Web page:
The story was originally printed in 1845 which is about a decade into the Victorian Era, a time in which childhood was beginning to be seen as a special development age. After the Enlightenment in the 17th century, stories for children became more popular. Industrialization created another distinction in social classes, with a middle class beginning to emerge and children, especially of the upper classes, were beginning to have standardized education. Stories for children at this time were intended to be instructional, not simple entertainment. These stories were developed with clear moral and religious overtones, reinforcing ideas of good behaviour and social customs. Children’s stories had moved past always ending in the protagonists’ death, and Hans Christian Andersen himself, was known specifically for the religious overtones of his stories’ morals, and it seems clear that the saying “pride cometh before the fall” seems to be significantly in play in this story. Children’s stories in the Victorian Era tend to have happy endings, where the protagonist has learnt the error of their ways and is able to re-integrate into society, or in this case be rewarded with eternity in Heaven.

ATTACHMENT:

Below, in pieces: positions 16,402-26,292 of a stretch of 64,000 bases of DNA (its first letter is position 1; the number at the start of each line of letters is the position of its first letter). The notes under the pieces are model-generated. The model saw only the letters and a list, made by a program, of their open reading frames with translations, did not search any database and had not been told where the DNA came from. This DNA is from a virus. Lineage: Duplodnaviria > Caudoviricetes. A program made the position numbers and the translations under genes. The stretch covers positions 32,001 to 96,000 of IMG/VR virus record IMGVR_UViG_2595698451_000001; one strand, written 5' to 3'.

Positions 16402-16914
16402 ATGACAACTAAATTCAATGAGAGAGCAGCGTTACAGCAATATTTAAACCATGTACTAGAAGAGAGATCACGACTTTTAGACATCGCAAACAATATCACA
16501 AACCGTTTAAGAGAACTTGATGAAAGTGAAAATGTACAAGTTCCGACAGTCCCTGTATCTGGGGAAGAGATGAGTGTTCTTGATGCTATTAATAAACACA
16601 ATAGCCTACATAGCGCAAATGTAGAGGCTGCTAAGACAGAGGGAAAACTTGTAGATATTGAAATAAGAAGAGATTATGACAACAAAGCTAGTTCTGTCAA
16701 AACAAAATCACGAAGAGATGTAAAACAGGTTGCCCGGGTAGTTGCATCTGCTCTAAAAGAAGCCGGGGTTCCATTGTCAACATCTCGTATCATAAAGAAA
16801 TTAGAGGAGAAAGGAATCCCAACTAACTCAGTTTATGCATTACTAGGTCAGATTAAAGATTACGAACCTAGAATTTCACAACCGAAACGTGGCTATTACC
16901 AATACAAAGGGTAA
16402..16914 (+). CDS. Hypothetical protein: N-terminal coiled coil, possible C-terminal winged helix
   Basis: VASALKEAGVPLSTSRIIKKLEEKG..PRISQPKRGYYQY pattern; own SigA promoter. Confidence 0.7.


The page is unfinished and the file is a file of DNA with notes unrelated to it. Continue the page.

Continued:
I do wonder about the similarities in the colour of Karen’s shoes and the shoes in The Wizard of Oz. Ironically the original book version of The Wizard of Oz didn’t actually feature a pair of ruby slippers. In Baum’s original creation the shoes were silver and were not depicted as the iconic red pumps until someone working on the Hollywood adaptation decided that ruby shoes made for a better visual aesthetic and a chance to show case techniques in the new technicolour filming format. On a side note, Dorothy’s blue gingham dress; it was actually pink. To get the right colour in the technicolour process the actual dress had to be pink. I wonder if the filmmakers were subtly referencing Hans Christian Andersen and the wider fairy tale genre when they chose to make the slippers a bold ruby colour.